Bow Riders or Center Consoles?

I generally enjoy going to boat shows. Well, other than the high entry fees, the overpriced parking, the unbelievably overpriced food, taking my shoes off to walk on the deck of a center console, needing an appointment to see a boat (I did pay to get in!) . . . actually, why do I go to boat shows? With all of that to look forward to, my wife and I went to a couple shows this year to wander around and look at boats we can't afford. I actually did have a reason for going. I had been working on a couple of designs for new center consoles, one for a production builder and another as a stock plan. So I paid particular attention to the smaller center consoles on display. To say I was disappointed would be an understatement!

The center console design came about in the 1960's as a way to maximize fishing space and allow fishing all the way around the boat. Over the last 10-15 years the center console has been transformed into a bow rider that you can fish from once in a while. First we put heads under the consoles. Now don't get me wrong, I actually like this idea. I just wish the companies building these boats had a designer who actually knew how to design a console someone over 7 years old could get into! Usually a concept takes time to develop. Over the years, different people making similar products will refine the ideas until they really do start to work well. At that point, development tends to slow down as there is no longer any reason to put much effort into it. That hasn't happened with heads in consoles. The vast majority of them are completely useless and the sales people are either too clueless to realize it or are hoping you will buy the boat before trying to actually get in the head compartment.

Years ago I was on a boat from a major manufacturer who had come up with the brilliant idea of having the whole front of the console open up to make it easier to get in to the head. When the door was open, it looked huge and it was really easy to step down into. Then you tried to close the door . . . and realized you had to be sitting on the toilet as your knees would be up under the seat on the forward face of the console when the door was closed. So you sit down and then realize you had to pull your pants down before you closed the door. That should be interesting for the people on boats nearby! I always had that one in the back of my mind as the worse design ever and thought no one would be stupid enough to do that again. I was wrong! At the one show there was another major manufacturer who has done the same thing, well over a decade later! Same problems! The salesman didn't get it until I made him actually get into the console and try to close the door. How long will it take for the industry to stop foisting this useless stuff on their customers? Surely someone has tested it at the factory.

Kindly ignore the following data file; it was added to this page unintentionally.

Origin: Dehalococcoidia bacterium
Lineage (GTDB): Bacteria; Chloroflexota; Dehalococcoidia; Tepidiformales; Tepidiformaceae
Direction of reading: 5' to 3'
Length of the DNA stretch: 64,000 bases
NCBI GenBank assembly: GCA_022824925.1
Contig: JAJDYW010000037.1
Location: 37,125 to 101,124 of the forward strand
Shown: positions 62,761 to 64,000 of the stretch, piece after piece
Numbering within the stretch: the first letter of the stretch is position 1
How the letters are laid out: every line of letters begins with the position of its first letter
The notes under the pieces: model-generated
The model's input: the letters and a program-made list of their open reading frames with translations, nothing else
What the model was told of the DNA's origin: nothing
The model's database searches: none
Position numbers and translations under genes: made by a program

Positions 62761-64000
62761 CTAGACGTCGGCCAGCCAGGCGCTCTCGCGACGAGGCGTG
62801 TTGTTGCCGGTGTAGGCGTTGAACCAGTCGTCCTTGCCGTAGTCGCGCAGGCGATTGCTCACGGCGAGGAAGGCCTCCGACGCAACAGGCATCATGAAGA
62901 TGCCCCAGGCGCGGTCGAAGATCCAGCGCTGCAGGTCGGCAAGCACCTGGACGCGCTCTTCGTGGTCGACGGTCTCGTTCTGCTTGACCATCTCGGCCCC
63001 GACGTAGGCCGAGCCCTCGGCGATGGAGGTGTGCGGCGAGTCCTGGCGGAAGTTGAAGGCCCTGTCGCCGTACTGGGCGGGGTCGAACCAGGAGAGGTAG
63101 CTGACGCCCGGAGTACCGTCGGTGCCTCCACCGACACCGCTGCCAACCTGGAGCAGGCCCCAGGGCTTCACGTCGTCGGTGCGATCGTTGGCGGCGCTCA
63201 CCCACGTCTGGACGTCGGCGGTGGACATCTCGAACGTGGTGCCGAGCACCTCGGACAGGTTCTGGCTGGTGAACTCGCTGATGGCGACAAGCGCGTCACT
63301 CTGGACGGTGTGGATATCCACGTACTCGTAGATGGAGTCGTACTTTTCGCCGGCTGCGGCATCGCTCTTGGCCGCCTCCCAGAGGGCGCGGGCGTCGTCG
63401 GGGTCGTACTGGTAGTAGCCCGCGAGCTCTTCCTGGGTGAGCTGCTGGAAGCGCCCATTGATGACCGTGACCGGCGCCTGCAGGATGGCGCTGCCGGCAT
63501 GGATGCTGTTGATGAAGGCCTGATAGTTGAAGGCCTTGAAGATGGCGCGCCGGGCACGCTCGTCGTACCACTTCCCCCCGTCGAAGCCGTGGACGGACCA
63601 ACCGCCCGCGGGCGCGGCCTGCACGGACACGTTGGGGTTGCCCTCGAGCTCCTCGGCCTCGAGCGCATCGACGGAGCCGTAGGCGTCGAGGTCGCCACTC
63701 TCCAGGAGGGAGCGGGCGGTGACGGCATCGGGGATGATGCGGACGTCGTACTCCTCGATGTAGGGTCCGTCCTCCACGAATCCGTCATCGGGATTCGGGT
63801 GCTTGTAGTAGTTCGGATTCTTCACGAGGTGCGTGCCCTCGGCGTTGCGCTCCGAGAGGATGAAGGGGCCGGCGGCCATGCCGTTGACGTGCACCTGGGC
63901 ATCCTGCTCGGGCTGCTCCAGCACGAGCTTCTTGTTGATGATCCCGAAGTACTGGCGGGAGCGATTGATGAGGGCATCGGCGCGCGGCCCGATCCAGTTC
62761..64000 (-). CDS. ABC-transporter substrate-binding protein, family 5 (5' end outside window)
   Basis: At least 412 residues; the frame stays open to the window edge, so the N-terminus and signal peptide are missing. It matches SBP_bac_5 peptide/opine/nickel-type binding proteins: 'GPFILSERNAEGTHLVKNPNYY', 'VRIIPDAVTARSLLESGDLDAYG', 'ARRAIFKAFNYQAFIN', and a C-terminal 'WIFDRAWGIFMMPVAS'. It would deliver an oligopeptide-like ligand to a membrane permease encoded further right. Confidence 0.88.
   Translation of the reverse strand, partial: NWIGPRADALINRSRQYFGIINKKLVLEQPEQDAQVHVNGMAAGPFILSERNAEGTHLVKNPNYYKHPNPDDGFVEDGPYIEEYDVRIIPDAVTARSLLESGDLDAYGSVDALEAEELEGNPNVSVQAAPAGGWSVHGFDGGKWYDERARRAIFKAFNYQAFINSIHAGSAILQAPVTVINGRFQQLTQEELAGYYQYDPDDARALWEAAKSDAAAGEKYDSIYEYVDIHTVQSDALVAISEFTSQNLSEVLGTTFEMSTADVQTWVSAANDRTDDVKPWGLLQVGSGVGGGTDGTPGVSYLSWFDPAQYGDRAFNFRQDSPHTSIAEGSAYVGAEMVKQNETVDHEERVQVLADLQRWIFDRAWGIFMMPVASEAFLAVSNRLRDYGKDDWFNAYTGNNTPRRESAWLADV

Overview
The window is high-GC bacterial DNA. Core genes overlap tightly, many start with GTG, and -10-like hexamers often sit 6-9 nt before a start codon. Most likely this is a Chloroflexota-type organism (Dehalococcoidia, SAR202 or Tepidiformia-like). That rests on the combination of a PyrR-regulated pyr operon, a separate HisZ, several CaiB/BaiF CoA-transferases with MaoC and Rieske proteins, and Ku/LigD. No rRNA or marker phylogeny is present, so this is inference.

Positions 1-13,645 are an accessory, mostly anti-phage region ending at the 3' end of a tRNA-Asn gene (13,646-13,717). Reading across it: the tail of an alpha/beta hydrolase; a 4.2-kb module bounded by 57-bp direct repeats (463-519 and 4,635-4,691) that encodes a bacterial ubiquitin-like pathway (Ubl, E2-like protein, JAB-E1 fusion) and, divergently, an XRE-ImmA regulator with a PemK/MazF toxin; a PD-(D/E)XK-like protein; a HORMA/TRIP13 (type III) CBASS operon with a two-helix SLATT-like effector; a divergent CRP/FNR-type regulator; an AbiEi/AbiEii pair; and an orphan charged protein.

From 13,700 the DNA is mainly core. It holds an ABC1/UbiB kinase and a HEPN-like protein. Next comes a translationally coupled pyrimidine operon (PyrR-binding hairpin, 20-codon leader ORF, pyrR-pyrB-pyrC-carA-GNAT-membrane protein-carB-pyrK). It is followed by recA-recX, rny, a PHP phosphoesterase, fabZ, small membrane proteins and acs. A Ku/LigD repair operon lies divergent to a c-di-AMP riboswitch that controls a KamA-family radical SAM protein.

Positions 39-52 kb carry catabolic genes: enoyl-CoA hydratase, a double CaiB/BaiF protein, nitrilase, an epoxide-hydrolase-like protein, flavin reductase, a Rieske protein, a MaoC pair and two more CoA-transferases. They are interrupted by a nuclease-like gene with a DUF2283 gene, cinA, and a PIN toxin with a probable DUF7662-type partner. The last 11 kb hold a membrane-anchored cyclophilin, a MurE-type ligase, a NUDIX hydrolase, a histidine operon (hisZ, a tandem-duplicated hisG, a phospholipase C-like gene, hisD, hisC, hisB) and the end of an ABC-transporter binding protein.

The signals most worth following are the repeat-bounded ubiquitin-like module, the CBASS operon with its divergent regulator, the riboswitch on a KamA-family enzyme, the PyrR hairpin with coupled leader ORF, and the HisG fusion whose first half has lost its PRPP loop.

Then there are the molded in bracket/swim platforms with transom doors and live wells and bait wells and sinks. Don't forget the fold down bench seat back there as well. Nothing a 10' surf casting rod can't get around! All of these things conspire to actually make the boat worse to fish from, not better. Why on earth would someone want to devote three feet of space on a 21 foot sport fishing boat to all of this garbage? You're paying for a 21' boat with the deck space of an 18.

Casting platforms have given way to bow seating. Gotta have some place for the wife and kids to lounge out at the sandbar. In an effort to stimulate sales, my Kitty Hawk 23 design has bow seating, as does the stock plan for a new 21' center console I am trying to finish. I personally still prefer the old casting platform or even a flush deck up in the bow, like on the Finesse 27. But I know my tastes are not the same as everyone else. I think it would be much easier if you'd all see the light and start agreeing with me, but until that glorious day I guess I'll just have to try to find a good compromise. I can tolerate the bow seating, especially if it's easy for a builder to turn into a casting platform if he/she wants.

A friend who owns a boat company told me this is a response to boats costing so much and how it's a whole family decision when a guy wants a fishing boat. I fear for the masculinity of the male of our species. He now has to get permission from his wife to fish. I know that sounds awfully sexist and makes me out to be some kind of neanderthal. Believe me, I'm not ( . . . he writes without consulting his wife). It is just a lot simpler to design a sport fishing boat if its purpose is to actually be a sport fishing boat. A few cup holders are really nice, but 10 or 15? Will I get in trouble if I get fish guts on the fancy vinyl that matches the top? If I dare to put a fish in that fish box and it smells a little, will I ever hear the end of it?

So where does all this leave us? We now have center consoles where you can only effectively and easily fish off the two sides in the mid section of the boat. Is that any better than a bow rider or dual console? I think the growth of the bay boat is in large part a reaction to the feminization of our center consoles. These are more geared to the fisherman, although some of them are starting to sprout useless heads under the consoles and pop up seats. I don't know where the next stop on this merry-go-round is, but I'll try to keep designing boats for fishing so you can build your own when there are no more real fishing boats left to buy. You may end up divorced after you build it, but at least no one will confuse it with a bow rider!

Timm Smith
February 27, 2016